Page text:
Richard III: Killed by a sword thrust to the base of the skull
The death blow delivered to Richard III at the Battle of Bosworth is believed to have been caused by a sword which was thrust into the base of his skull after he fell to his knees.
Using state-of-the-art techniques, academics at the University of Leicester have matched their forensic findings to the historical accounts of Richard's last stand.
Micro-CT scans, taken at the university's engineering department, have found 10 wounds on the monarch's skull and body, including two large injuries at the base of his head.
Other trauma included blade marks on Richard's ribs and a strange, rather gruesome, injury to the inside of his pelvis – which specialists said could have been caused by being stabbed through the right buttock.
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One of the country's leading forensic materials experts, Professor Sarah Hainsworth, who specialises in bladed weapons, said: "We can never be 100 per cent clear about which of the injuries Richard received ultimately led to his death, because there are a number of candidates.
"But the two which correlate to historical reports are found at the base of the skull, where it meets the spine, and are the most likely to have killed him."
Prof Hainsworth has been working with medieval weapons expert Bob Woosnam-Savage, from the Royal Armouries, in Leeds, and said she believed the head injuries were caused by two weapons.
She said: "The first one could be from a halberd, which would have gone into the brain and may have caused death if administered first.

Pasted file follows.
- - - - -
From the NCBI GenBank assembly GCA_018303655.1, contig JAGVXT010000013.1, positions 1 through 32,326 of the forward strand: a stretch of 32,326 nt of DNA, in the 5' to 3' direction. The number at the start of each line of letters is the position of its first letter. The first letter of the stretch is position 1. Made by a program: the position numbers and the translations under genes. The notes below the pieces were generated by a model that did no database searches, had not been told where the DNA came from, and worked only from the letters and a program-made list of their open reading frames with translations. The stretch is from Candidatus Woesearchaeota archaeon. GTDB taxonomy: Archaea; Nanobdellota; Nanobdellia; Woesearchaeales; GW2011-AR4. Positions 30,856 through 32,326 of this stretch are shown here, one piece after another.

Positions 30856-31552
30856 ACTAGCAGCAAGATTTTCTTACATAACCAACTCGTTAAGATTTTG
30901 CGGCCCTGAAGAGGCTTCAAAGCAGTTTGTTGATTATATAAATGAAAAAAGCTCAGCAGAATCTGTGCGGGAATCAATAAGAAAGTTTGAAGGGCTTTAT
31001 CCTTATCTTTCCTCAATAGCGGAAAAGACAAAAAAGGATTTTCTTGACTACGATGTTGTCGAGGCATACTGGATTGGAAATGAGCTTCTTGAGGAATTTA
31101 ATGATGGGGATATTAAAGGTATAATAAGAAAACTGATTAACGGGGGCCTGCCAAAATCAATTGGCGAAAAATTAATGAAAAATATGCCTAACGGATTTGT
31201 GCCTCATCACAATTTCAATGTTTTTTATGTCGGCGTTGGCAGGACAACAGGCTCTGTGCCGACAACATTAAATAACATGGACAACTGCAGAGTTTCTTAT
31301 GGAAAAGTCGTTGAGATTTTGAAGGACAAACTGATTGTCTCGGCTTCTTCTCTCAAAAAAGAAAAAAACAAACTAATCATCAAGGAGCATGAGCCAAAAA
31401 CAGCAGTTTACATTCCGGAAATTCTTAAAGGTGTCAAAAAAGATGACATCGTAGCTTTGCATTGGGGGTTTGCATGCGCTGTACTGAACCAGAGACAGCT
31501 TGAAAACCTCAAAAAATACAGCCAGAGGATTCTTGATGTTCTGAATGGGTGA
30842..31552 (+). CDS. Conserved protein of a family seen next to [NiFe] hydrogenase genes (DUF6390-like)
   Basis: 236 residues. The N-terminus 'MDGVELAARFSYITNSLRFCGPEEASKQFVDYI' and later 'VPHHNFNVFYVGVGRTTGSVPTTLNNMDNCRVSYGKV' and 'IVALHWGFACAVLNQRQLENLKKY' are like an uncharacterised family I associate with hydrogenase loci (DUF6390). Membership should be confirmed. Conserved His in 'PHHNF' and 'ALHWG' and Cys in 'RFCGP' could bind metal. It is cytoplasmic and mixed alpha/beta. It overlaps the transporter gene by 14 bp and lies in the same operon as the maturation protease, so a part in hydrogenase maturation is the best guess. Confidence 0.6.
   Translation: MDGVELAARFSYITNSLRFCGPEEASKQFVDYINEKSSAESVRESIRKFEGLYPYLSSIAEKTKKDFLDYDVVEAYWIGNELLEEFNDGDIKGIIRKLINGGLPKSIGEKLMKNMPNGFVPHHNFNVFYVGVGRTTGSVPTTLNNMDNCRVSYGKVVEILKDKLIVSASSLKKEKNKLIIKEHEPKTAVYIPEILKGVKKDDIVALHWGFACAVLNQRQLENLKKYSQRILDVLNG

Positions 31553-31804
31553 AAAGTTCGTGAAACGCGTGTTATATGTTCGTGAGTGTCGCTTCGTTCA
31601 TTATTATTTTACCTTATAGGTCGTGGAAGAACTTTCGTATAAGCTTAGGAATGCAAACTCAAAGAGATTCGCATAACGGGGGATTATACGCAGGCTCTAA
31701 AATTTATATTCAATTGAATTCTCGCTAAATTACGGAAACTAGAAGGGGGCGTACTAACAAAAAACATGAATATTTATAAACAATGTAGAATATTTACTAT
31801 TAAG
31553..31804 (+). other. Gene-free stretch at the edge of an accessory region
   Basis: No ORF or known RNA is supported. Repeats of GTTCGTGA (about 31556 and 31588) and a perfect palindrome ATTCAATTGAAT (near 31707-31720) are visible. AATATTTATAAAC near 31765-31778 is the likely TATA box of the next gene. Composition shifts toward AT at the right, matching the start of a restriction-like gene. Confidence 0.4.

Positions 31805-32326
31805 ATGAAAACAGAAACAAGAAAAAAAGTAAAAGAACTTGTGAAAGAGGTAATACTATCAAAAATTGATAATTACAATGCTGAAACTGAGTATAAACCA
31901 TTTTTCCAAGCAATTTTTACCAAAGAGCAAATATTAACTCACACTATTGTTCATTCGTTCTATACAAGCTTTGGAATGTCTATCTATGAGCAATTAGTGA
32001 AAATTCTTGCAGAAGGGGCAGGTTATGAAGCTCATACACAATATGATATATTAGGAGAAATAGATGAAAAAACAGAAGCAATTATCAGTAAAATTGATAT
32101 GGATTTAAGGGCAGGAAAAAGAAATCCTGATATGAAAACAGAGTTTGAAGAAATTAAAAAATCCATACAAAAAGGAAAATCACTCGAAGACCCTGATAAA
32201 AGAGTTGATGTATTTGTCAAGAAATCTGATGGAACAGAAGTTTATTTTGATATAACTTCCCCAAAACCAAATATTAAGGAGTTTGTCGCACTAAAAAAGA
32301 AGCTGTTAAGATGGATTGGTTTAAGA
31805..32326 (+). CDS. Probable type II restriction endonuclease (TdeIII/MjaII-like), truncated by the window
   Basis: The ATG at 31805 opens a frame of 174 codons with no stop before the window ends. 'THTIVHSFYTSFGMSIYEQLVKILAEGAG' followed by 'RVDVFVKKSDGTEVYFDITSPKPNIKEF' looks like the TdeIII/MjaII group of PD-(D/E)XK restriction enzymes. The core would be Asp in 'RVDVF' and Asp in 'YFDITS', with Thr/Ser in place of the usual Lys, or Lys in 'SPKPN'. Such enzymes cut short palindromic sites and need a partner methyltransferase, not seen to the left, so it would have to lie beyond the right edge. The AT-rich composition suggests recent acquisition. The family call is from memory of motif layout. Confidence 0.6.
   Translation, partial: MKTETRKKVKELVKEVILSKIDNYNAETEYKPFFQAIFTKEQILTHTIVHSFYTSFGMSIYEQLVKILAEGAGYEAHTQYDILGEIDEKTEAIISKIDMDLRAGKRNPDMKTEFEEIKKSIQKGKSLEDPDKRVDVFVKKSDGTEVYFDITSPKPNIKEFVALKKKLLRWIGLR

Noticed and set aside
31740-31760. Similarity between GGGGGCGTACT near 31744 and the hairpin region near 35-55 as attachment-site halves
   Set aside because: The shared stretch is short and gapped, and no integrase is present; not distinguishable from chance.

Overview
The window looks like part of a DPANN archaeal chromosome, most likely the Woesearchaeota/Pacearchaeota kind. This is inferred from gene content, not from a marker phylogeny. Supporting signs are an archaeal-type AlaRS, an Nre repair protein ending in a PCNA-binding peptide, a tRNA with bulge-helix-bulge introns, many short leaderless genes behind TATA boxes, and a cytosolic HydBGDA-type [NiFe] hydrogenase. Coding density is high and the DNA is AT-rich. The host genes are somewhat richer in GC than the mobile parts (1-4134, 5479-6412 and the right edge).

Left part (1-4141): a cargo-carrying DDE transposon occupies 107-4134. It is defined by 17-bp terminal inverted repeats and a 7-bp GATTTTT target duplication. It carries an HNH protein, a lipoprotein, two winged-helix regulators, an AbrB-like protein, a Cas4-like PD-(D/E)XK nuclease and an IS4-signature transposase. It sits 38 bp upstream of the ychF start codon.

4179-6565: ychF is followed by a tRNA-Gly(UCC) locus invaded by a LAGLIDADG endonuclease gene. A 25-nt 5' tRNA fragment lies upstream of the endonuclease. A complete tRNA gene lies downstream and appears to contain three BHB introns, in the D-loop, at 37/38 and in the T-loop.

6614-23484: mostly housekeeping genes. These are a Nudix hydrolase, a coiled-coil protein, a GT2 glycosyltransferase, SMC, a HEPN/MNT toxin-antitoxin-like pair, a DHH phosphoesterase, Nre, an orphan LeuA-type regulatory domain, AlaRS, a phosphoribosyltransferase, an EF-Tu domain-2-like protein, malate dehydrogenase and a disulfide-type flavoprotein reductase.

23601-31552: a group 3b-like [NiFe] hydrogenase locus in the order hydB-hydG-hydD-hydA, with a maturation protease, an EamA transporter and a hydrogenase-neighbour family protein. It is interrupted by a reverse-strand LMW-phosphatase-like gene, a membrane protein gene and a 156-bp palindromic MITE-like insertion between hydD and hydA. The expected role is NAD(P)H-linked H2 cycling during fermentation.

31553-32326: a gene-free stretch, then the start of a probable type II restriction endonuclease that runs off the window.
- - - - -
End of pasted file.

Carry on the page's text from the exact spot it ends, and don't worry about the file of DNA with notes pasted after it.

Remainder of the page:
"However, the one that probably killed him was the second injury, caused by a sword, which entered the skull at the base and went through the brain until it hit the top of the inside of the skull.
"Historical reports also seem to suggest he was on his knees when the death blow was delivered."
Historian David Baldwin said accounts of the Battle of Bosworth written by the French poet and chronicler Jean Molinet supported the university's discoveries.
David said: "Molinet says that Richard was killed by a Welshman with a poleaxe, which is very similar to a halberd, after his horse became stuck in mud and he was surrounded by his enemies."
Another account describes a basinet being driven into his head "until his brains came out with blood", strengthening the theory the death blow left one of the two wounds at the base of the skull.
Sources also describe blows raining down on him and how the crown was "hewyd" from his head "with dowtfull dents".
Doctoral student Richard Earl used the university's Micro-CT scanner to create a 3D image of the skull and other injured limbs. The scans clearly show a collection other injuries, which may have been caused before or after he had been killed.
However, there were no injuries to Richard's face.
Prof Hainsworth said the lack of damage to the front of the skull was unusual – as battle wounds from around that time tended to cause huge disfiguration to the victims.
She said: "Whoever killed Richard wanted to keep his face in one piece."
David Baldwin said: "Henry VII would have wanted people to see Richard's face and see that he was dead.
"Clearly, any injuries which disfigured him would have made this difficult."
Historians are confident Richard's body was stripped naked following his death and placed on the back of a horse before being brought back to Leicester.
Archaeologist Dr Jo Appleby, who was given the task of removing the remains from the ground, said it was likely Richard was stripped of both mail armour and heavier armour.
The body was then publicly displayed for two days for everyone to see.
"Other monarchs had a nasty habit of returning," said David.
"Henry VII wanted to remove all doubt from people's minds that Richard III was no more."